rat7_mobile Active Member

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    I have no idea how to do the direct messaging

    But one very important point, video online cost a lot of money to access, over $5/min, not counting that you have to pay to access the service which provide the video(s)
     
  8. Rudolf

    Rudolf Well-Known Member

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    I think you both have a point. Few things I learned of over 60 years of learning new stuff:

    - You will not learn by watching videos or reading a manual alone
    - You learn by practice what you have seen, make mistakes and get feedback in any form
    - You can learn a lot by trial and error.
    - You can learn even more by teaching, because it forces you to rethink what you learnt and explain it to someone else very clearly. One way to do this is reply to questions in the forums.

    Having said this, I just refer to my original post:

    - I liked the video
    - This should be accompanied by a written text, fro looking up stuff and give some more background
    - There should be guided and unguided in game tutorials for practising what you have seen.
     
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  9. LeadCatcher

    LeadCatcher Well-Known Member

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    I agree whole-heartedly, I always run my training sessions as Explain, Demonstrate and then Do. Using both video and documentation is always an improvement over using either one separately. I just could not go with a video is not a guide. Call it a 64 year old’s stubbornness ... as an aside, just before I started perusing the forums that day, was asking a friend on how to configure a cell booster that we both have installed on our different properties and his response was “Have you ‘Youtubed’ it yet?”
    Best and Merry Christmas
     
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  10. rat7_mobile

    rat7_mobile Active Member

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    I think that Leadcatcher, Rudolf, and I can agree that it may take may ways to learn thing and trial and error is probably the oldest and trueest way to learn

    PS. Leadcatcher, I was not trying to single you out, or anybody else for that matter
     
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  11. paweuek

    paweuek Active Member

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    I was once an Academic Teacher. We had one saying those days. It was something like this: I explained it to them for the third time, even I finally understood it and they still not ;-p
     
    Last edited: Dec 27, 2020
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  12. geloxo

    geloxo Well-Known Member

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    I like the video and the idea behind this tutorial approach. I didn't know how to change destination boards in that train :)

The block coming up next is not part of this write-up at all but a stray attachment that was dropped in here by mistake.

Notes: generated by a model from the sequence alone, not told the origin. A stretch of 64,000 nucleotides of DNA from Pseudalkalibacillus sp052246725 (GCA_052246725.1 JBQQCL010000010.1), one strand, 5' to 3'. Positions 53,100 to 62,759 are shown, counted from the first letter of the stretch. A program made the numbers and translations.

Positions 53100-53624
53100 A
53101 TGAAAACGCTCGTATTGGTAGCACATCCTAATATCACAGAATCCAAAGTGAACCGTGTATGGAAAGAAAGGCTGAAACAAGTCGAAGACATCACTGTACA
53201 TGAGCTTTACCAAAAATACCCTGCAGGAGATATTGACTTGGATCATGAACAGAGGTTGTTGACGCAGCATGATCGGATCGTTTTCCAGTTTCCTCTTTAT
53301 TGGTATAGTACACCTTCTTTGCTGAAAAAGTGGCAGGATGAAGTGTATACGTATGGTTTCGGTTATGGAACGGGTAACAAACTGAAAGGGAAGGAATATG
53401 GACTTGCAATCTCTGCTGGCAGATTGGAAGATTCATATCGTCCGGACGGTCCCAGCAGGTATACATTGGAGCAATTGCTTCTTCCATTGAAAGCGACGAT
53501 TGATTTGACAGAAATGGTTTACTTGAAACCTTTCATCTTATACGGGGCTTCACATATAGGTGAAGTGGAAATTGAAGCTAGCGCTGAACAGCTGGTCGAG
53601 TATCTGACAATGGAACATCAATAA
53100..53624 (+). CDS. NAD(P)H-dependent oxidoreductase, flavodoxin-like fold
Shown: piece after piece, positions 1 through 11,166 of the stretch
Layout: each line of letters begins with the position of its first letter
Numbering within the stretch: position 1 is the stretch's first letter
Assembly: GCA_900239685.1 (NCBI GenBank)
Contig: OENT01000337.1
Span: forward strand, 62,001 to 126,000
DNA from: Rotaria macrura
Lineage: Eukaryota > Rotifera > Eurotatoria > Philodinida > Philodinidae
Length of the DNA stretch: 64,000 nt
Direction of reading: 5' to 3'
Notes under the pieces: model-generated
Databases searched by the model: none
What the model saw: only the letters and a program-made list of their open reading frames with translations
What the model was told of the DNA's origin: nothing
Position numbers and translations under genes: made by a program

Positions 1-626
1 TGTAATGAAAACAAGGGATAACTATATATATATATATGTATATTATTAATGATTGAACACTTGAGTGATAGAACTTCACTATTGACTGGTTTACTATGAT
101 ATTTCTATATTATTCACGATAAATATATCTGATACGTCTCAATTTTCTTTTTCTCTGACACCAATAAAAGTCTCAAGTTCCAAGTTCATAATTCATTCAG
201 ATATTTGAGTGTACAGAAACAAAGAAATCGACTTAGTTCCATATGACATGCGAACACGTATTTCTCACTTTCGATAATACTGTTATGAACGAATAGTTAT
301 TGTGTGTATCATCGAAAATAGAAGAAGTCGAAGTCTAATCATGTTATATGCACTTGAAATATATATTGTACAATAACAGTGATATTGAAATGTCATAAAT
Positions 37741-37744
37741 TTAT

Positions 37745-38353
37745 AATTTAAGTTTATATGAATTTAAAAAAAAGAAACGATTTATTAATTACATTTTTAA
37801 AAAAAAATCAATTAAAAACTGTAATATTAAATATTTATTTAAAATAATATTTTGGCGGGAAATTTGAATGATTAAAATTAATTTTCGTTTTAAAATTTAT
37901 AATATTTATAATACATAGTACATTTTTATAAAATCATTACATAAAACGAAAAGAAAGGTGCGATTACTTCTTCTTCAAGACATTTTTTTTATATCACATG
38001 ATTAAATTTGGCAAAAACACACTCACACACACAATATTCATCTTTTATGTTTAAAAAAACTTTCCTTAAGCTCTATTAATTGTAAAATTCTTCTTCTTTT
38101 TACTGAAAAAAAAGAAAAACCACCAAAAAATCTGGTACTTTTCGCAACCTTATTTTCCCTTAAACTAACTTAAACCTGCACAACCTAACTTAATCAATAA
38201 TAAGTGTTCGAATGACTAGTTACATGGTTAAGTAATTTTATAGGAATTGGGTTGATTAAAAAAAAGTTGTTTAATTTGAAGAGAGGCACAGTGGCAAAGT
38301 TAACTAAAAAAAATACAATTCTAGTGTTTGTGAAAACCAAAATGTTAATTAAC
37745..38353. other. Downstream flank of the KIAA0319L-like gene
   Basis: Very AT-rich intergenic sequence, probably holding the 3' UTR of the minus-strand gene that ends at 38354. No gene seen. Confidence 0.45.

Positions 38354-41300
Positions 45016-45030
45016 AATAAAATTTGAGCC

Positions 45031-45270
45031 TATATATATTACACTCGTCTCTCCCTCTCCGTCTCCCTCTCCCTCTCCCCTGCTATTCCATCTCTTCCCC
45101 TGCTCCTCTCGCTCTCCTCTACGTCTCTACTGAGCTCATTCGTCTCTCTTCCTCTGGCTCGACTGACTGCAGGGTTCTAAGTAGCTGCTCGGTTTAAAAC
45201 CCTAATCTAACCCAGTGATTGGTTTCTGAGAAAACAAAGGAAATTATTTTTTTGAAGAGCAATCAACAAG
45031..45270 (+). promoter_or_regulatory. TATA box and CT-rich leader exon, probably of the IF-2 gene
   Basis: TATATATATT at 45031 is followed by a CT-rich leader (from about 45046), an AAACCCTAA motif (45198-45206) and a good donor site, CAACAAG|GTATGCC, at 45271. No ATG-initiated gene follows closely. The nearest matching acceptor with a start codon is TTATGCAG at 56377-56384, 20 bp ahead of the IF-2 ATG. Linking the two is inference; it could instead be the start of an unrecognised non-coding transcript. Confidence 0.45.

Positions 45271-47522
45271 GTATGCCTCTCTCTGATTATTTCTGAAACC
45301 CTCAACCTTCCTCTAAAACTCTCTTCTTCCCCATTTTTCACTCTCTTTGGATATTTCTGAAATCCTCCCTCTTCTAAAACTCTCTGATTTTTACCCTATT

I think this format would be perfect to explain also the signals/boards and the signalling systems. And yes AFB could be included as in this train activation and configuration is different to the german locomotives for instance, as it's done via the display.

    Another important topic to cover is the coupling procedures in multiple units like this one as it involves the couplers coverings. In some commuter trains it's also requiring the usage of a special key.

    Cheers
     
  13. JustWentSouth

    JustWentSouth Well-Known Member

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    Here is what I pass on to those I am fortunate enough to teach:

    Good judgment comes from experience. Experience comes from bad judgment.
     
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  14. GrayDawg

    GrayDawg Well-Known Member

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    I think video guides are an excellent idea, if executed well. This first guide was not bad at all, for being the first one. They should however be accompanied with a nice PDF file where things are explained in more depth, and nice pictures showing things too. Not just how to do something, but why, and when etc. Give some deeper information about things. This goes for routes as well as rolling stock.
     
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  15. FD1003

    FD1003 Well-Known Member

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    I think a video is not the best medium to convey those kinds of informations. I agree with LeadCatcher, video can be a great way to learn new stuff, animations can help a lot as well, but, if I want a checklist of things I need to do to get a train moving, or a description of the buttons in the cab, like this guide, a simple image where everything is labelled and a description below would be better in my opinion, critical informations would be easier to find and would be neater.

    Example, I am driving the ICE3M and I want to press PZB Acknowledge after I pass a sign, if I don't pause, would it be better to have the video opened on my phone or a document with an arrow that points to the hotkey/cab switch?

    I am 100% for more video guides from DTG, but they can't be simply checklists or "X is the Y lever and does Z" for this sort of things I believe a written document would have been superior.
    Screenshot_20201227-104828_Drive.jpg
    The ICE3M guide was just a video which didn't have much more information than this page.
    For the screens and the cabinet only two or three additional images would have been needed.

    For the procedures a checklist would have been better in my opinion, example:

    Changing Destination Display:

    -Press UD Button twice [To get to the Main Menu]
    -Press E [To start changing destinations]
    -Navigate with L/R [To select your destination]
    -Press E [To confirm]
    -Press UD [To go back to the original display]
    Checklist complete.
     
    Last edited: Dec 27, 2020
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  16. FeralKitty

    FeralKitty Well-Known Member

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    I liked the video, and learned a good deal too. Thanks, Matt and DTG!

    I thought it was just the right amount of detail to get started.